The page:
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Strength & Power > Power

Rugby League requires the execution of skill in motion, and almost all of these motions become more effective when executed with more force in less time. Power may be described as the optimal combination of speed and strength to produce a dynamic Rugby League movement such as a ferocious tackle or a great offload.

Power exercises must involve a rapid initiation of force production - even if the load is heavy, your aim is still to perform the movement quickly.

Systems of PowerTraining
Power training is characterised by long recovery periods (3 - 10 minutes) between sets of exercises to allow for the replenishment of the anaerobic energy (phosphocreatine).

Your major training options for power development are:

  • Power Speed Sled - towing a weighted sled over short distances
  • Weighted Vest - accelerating and jumping drills while carrying an extra weight created by the vest.
  • Medicine Balls - explosive throws with medicine balls weighing between 1-10kg
  • Power Speed Resistor - partner resisted drills using a harness
  • Plyometrics - see below
  • Olympic lifiting - see below

Olympic Lifting - Just treat the word Olympic as 'power!'
Olympic lifts are multi-joint exercises that involve all major muscle groups, similar to most Rugby League movements. More players and coaches are turning to the Olympic lifts and their variations to enhance power. They are ground-based exercises so you have to exert force against the ground, which is specific to Rugby League.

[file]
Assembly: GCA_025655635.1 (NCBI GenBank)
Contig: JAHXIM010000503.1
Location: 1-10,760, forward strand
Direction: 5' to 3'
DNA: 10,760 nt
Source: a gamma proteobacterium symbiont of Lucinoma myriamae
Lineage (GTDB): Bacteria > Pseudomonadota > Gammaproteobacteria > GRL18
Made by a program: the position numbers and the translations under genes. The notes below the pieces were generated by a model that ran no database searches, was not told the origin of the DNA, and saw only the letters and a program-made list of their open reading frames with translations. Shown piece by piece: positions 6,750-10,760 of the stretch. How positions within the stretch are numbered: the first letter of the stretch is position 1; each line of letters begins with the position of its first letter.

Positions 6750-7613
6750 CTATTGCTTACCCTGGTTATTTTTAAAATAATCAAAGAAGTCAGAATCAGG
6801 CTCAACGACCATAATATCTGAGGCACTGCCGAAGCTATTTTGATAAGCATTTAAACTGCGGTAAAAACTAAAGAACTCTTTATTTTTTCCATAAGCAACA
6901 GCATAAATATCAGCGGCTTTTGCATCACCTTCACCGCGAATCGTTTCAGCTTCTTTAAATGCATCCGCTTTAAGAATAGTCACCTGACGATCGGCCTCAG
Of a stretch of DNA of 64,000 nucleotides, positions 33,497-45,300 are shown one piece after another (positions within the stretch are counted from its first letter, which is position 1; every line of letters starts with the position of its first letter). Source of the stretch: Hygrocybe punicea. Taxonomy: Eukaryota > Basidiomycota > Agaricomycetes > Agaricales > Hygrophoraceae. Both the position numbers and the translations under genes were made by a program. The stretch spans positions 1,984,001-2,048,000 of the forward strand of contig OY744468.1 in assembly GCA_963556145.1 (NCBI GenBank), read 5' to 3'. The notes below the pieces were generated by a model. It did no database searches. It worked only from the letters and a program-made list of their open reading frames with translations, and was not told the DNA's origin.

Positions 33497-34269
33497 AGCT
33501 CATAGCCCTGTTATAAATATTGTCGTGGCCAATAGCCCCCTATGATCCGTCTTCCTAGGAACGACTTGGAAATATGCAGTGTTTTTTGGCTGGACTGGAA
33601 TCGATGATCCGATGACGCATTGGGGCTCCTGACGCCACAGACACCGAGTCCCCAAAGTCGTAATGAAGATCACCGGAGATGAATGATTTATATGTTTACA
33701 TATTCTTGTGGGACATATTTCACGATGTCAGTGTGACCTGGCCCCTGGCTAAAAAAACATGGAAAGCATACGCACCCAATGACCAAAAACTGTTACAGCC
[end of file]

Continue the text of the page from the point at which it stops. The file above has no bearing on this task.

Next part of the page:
When performed correctly, these exercises constitute one of the best ways to develop power, which successfully tranfers to Rugby League. By their nature, all Olympic style lifts provoke a high power output as they allow you to move a relatively heavy weight at a high speed.




Plyometrics are jumps or combinations of jumps that produce quick, powerful movement using a stretch reflex. A stretch reflex occurs when a muscle lengthens (stretches) and then immediately shortens - the reflex action occurs when the muscle changes from the lengthening to the shortening action. These drills are a specific training mode for Rugby League because the movements replicate the game's mixture of vertical and horizontal acceleration against the ground and the triple extension of the ankle, knee, and hip joints. Plyometric drills enhance power, speed, and agility.

Plyometrics may be introduced only after you have successfully completed a core stabilization and strength phase of training. So that these drills will also help to prevent ankle and knee injuries, multidirectional movements are incorporated to reflect the multidirectional nature of Rugby League. These drills have a strong proprioceptive component (they challenge balance and the self-awareness of muscles and joints) and positively affect agility, coordination, and stability strength. Visit the Rugby League Fitfiles for plyometric drills.


Extremely high power outputs are generated during Olympic lifts
Visit the Rugby League Fitfiles for Strength & Power drills
More players and coaches are turning to the Olympic lifts and their variations to enhance power